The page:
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How did you manage to get up this morning?

When you have a shower how do you know when you are clean or refreshed enough?

Or how much cereal and milk to put in your bowl or butter on your toast?

Strange questions? Perhaps. But these are examples of strategies, which underpin everything we do.

Our habits and our behaviours all consist of strategies and most of which are unconscious.

 

What are strategies?

Simply put, they are the series of steps that we go through which produce the same outcomes or experience time and time again.

They are mostly unconscious, which is good as it means we can get lots of things done. Imagine having to think consciously about doing every single thing, you’d not get far in a day!

As well as effective strategies, which result in a successful outcome (ie knowing when we’re clean enough when showering) we can have inneffective ones too, which cause us problems and can stop us achieving things.

Have a think about the following questions.

  • Do you find it hard or easy to make decisions?
  •  Do you have to have a plan or you feel uneasy or do you resist making plans?
  • Are you a deadline dancer who leaves everything to the last moment?
  • Do you tend to be late, or have to arrive in plenty of time.
  • How are you at managing your money and finances?
  • Do you always react in a certain way to a particular situation or person and end up feeling bad?
  • Are you able to communicate your needs clearly or maintain your boundaries?
  • Do you think you’re bad at spelling, maths or cooking?
  • How are you at maintaining successful and healthy relationships.
  • Are you able to communicate your needs clearly or maintain your boundaries?
  • Do you seem to go from crisis to crisis?
  • Do you hate flying, heights or spiders?
  • How do you feel about presenting in front of a group?

Behind each of these is a series of steps that happen in a specific order, which produce the same outcomes or experience.

 

For example, if you love presenting your strategy might be something like this:

  1. Just before you step out or stand up you feel butterflies in your stomach
  2. You say to yourself, I’m looking forward to share and give my best
  3. You see the audience looking interested and curious.

On the other hand if you dislike presenting your strategy might be:

  1. Just before you step out or stand up you feel butterflies in your stomach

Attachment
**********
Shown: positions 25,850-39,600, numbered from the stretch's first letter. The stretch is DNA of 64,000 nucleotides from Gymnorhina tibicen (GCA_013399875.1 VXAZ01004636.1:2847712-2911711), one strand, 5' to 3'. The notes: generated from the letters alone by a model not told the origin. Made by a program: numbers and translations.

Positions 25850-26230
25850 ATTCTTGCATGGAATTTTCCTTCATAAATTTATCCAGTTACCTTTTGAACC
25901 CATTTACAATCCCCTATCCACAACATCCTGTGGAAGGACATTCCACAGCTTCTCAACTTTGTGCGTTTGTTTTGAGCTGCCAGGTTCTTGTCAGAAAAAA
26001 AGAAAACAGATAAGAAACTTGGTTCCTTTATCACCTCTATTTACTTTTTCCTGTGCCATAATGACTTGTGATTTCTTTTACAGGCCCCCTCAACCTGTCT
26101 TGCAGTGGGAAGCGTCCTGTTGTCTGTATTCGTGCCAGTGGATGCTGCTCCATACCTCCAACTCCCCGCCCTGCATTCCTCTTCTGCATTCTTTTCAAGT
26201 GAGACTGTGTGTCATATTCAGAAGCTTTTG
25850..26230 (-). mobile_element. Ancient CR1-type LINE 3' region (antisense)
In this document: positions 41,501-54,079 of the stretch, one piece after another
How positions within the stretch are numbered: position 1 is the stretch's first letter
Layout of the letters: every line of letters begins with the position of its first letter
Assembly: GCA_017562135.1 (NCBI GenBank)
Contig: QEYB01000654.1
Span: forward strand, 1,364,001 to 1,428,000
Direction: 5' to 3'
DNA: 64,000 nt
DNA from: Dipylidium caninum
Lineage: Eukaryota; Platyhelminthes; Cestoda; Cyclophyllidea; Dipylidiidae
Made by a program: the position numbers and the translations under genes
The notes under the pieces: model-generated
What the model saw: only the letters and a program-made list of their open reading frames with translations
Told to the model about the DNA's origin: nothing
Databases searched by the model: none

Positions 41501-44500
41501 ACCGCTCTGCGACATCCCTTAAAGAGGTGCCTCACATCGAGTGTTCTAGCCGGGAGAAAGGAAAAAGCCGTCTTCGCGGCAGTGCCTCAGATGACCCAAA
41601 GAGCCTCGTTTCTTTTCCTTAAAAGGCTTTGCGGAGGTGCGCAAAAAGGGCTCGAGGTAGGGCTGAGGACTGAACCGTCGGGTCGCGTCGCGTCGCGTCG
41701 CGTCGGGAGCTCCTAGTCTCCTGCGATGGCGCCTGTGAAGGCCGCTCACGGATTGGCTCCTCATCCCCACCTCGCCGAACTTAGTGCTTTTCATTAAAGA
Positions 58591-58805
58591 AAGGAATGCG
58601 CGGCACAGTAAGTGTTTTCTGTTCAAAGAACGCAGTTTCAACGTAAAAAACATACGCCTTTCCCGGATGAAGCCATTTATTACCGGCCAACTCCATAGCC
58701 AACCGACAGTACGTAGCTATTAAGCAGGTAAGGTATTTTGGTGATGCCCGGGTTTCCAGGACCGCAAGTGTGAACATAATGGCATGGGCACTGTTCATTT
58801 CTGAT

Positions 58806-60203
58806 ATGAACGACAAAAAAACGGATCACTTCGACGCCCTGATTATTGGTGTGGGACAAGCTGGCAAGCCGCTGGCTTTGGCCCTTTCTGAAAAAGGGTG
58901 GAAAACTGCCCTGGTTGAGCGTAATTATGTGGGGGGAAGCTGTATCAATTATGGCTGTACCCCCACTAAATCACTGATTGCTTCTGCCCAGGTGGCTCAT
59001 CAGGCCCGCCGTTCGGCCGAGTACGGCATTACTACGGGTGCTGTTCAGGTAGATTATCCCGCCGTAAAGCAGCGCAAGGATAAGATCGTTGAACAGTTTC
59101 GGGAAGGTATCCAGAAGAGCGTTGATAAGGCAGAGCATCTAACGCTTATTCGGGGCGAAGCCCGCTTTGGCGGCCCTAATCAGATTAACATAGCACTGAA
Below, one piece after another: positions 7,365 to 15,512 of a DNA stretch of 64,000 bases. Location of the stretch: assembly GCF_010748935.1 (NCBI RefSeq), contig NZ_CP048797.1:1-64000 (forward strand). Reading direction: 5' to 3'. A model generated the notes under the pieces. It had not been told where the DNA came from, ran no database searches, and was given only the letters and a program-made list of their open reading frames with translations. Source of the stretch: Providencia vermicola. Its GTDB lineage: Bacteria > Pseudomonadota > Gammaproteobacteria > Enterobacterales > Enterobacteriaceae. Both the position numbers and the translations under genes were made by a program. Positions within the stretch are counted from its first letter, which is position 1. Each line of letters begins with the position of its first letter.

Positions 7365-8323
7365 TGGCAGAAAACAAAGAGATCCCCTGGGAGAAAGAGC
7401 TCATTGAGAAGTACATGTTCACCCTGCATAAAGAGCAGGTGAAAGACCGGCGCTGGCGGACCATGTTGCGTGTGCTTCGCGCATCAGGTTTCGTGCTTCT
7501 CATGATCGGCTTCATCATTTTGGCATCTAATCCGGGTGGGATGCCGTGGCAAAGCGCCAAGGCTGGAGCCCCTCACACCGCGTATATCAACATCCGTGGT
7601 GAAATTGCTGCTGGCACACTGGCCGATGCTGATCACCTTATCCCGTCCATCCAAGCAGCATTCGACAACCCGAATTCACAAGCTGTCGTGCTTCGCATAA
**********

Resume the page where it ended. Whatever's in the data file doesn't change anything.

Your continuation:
2. You say to yourself something like, I’m feeling nervous and sick, they’ll probably think I’m boring
  3. You see the audience looking frightening and critical.

What’s the point of all this?

The value of understanding our strategies lies in being able to change them precisely and effectively if they don’t work. Here’s one way you can do that for yourself now.

  1. Identify something you do that’s problematic or that you’d like to improve.
  2. Write out the sequence of steps you currently takewhen doing it. Detail and precision is vital here as you need to discover the exact point which results in the strategy running inneffectively.
  3. Now decide whatyou could do differently at that exact point that will give you a better result.
  4. What is the smallest change you could make that would disrupt your normal sequence of steps?

In the example about presenting above, it’s the point at which the inner voice speaks to that person which triggers the outcome.

Key takeaways

  1. Your strategies are the recipes for doing what you do – successfully or unsuccessfully.
  2. Identify your strategies – both the ones that work and don’t work.
  3. Break your really successful strategies down to help you change other strategies that don’t work well.
  4. Break down your unhelpful strategies (unwanted habits or behaviours) down and insert a different trigger to change the outcome.
  5. Precision is vital.
  6. If you’re not achieving the outcomes you want, change your strategies.

 In NLP Practitioner training participants learn several ways to change and use strategies to create positive outcomes. If you’re curious to know more, have a look here.

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